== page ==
Many businesses are struggling with staff retention and hiring, especially during COVID-19.
One food establishment in North Conway (New Hampshire) has not been affected, despite the labor shortage that many restaurants across the country are facing.
Danielle Jones, the owner of Abenaki Trail Restaurant & Pub, has found meaningful ways to retain staff and keep them happy—one of which is treating them to expensive vacations!
Every year, Jones and her boyfriend, Bryan Dries, the restaurant’s general manager, pay up to $2,000 per head to cover the cost of flights and accommodations for their trips within the U.S.
Recent locations the group has chosen include Las Vegas, New Orleans, and Disney’s Magic Kingdom. The group took a Caribbean cruise in September. They have another one booked for April.
Even more impressive is Jones’s investment of another $10,000 per year to close the restaurant, while their entire staff is away on vacation.
This yearly tradition started when Jones heard a couple of different employees say that they’ve never been out of the state or of New England. After this discovery, Jones and one of their cooks took their first trip. He stayed with them for the next three years.
“We had a blast, so then it became an idea of mine to see who, if anyone, wanted to travel and where,” said Jones. “And, boy, was it a hit! So it’s been four years now of taking employees where they choose, and then I started to do one big trip a year.”
Jones is aware that she spends a lot on these expeditions. However, she believes keeping her staff motivated and happy is worth the investment. Her restaurant is flourishing, she finds it easy for her staff to retain them, and all her employees are motivated to go to work every morning.
“These kids are bringing me back in the money to be able to do it again,” Jones told Business Insider. “That’s why I’m doing this, because you need them to stay open.”
These trips have been a great way of building relationships and morale.
“We do so many things together that you truly become part of the Abenaki family,” Dries said. “Once that bond is made you help each other no longer out of an obligation of the job but you’re doing it to help a friend and family member.”
Jones learned that not everyone appreciates the hard work of restaurant workers. Her father was a corporate executive in the restaurant business throughout her childhood. She also worked in a few of those between the ages of 14 and 22.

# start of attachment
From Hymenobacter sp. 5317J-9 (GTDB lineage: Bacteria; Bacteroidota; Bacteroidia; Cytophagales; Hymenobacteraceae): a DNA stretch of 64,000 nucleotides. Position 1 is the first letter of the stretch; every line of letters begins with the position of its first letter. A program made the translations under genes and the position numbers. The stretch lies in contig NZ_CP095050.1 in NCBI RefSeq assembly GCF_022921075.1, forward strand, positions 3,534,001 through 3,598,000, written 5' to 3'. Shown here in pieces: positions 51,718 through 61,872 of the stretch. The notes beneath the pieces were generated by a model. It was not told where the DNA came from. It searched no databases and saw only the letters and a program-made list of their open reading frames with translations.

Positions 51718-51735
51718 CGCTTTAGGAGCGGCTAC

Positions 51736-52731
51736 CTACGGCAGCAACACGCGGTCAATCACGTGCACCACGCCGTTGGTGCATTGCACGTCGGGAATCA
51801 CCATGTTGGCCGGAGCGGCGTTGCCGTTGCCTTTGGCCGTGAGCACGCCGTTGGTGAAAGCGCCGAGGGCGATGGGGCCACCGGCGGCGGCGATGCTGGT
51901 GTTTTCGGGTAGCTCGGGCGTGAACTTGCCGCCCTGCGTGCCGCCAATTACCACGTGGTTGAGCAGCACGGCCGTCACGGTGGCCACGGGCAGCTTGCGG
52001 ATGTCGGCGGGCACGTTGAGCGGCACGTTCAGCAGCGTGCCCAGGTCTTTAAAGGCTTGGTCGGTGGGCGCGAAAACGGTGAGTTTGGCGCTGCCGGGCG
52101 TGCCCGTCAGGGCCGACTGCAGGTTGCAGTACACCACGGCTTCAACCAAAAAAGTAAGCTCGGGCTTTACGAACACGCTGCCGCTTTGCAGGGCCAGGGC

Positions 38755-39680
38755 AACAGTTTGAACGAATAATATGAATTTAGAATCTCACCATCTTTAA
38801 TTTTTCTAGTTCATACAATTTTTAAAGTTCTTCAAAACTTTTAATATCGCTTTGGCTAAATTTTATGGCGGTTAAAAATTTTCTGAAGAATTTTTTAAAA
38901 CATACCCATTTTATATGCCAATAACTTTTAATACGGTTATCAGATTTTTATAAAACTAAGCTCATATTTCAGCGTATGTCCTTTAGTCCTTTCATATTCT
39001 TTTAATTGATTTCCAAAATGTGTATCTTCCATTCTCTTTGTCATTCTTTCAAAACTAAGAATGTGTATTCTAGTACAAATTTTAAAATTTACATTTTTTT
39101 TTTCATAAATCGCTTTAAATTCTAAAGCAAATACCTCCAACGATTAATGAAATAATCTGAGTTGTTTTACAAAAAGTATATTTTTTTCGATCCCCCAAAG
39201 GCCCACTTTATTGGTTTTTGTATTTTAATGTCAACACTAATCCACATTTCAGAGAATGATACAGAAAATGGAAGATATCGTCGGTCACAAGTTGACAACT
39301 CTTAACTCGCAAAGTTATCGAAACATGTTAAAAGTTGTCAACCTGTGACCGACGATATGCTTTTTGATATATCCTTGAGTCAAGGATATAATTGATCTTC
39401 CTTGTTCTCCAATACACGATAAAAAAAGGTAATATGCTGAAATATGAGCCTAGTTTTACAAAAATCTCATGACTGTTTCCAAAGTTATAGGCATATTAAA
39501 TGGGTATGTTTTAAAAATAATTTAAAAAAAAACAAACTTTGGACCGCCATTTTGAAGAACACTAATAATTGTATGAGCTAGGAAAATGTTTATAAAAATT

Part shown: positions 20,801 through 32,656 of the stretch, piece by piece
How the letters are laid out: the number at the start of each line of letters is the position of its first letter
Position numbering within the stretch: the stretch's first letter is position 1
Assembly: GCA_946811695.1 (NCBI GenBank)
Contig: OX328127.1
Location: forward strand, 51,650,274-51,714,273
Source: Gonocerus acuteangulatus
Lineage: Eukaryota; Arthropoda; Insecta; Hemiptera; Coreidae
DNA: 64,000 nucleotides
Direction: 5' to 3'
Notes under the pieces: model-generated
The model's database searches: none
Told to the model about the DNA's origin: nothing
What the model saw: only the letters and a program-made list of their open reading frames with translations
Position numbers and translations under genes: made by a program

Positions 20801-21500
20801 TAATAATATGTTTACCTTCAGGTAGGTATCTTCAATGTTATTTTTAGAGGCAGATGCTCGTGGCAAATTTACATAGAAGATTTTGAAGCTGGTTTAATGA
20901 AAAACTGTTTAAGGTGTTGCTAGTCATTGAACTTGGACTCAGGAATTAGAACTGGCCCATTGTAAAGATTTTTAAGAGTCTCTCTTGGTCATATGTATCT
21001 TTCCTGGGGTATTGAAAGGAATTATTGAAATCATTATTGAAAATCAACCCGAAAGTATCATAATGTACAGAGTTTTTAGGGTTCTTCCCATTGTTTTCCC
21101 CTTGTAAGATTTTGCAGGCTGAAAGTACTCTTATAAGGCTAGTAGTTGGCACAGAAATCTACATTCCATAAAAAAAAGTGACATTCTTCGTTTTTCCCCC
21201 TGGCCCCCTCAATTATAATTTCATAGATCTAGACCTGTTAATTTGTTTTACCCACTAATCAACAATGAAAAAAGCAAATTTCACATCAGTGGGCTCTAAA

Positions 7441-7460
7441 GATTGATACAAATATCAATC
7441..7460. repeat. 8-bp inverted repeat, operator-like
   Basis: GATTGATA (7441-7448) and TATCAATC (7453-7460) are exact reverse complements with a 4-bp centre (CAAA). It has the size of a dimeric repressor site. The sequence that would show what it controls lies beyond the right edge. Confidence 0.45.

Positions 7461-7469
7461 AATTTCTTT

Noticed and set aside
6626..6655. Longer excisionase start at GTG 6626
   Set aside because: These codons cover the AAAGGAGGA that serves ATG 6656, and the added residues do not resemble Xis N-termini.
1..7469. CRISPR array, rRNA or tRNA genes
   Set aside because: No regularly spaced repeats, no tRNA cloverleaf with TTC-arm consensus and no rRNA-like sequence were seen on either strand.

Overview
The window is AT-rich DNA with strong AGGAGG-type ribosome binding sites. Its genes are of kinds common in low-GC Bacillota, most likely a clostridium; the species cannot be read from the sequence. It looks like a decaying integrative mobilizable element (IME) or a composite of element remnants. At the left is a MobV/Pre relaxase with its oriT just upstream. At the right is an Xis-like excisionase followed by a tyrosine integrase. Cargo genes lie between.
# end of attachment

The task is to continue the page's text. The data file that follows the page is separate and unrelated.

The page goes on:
It didn’t take long before she knew that that type of environment didn’t suit her. No matter how hard she or her co-workers toiled, they weren’t appreciated. The turnover rate was high and there was a lot more drama. So she made a promise to herself.
“I decided that once I was able to open a restaurant, it would be very different from anything else I had seen but most importantly it would work,” she said.
True to her word, Jones kept her promise eight years ago when she purchased the restaurant. She doesn’t only treat her staff to awesome trips every year; she also gives them financial incentives randomly for doing a great job or just because.
The starting hourly wage for a cook at the restaurant is $17 an hour. Their highest-paid chef makes $30. Servers earn $5 an hour, which is above the state’s minimum of $3.26.
There is also a “Cheers to the Cooks” option on the menu, which gives customers the chance to tip the cooks if they enjoy an outstanding meal.
This Thanksgiving, the restaurant was closed so that staff could spend this time with their loved one.
Jones’s treatment of her employees is rare in the workplace. This is why she is able to find and keep talented workers. Abenaki employees tend to stay for three years or less because Jones is a great boss, pays well, provides extraordinary perks, and most importantly, she respects her staff.
“I genuinely respect the staff, who they are as people, what they do, and how they give me the ability to continue opening my doors every day to the public,” she said.
Jones isn’t the typical boss who just orders staff around. She works alongside her employees—cooking, serving, bartending, hosting, or washing dishes.
Dries has been working with Abenaki for nearly five years and has nothing but positive things to say about the company. He hopes that people who hear about Jones’ leadership style will learn that “it’s not all about money but the bonds you make with co-workers, friends, family and customers.”
Visit the Abenaki Trail Restaurant & Pub’s Facebook page to learn more about this awesome food place and it was easy for hear to retain staff even during the pandemic.
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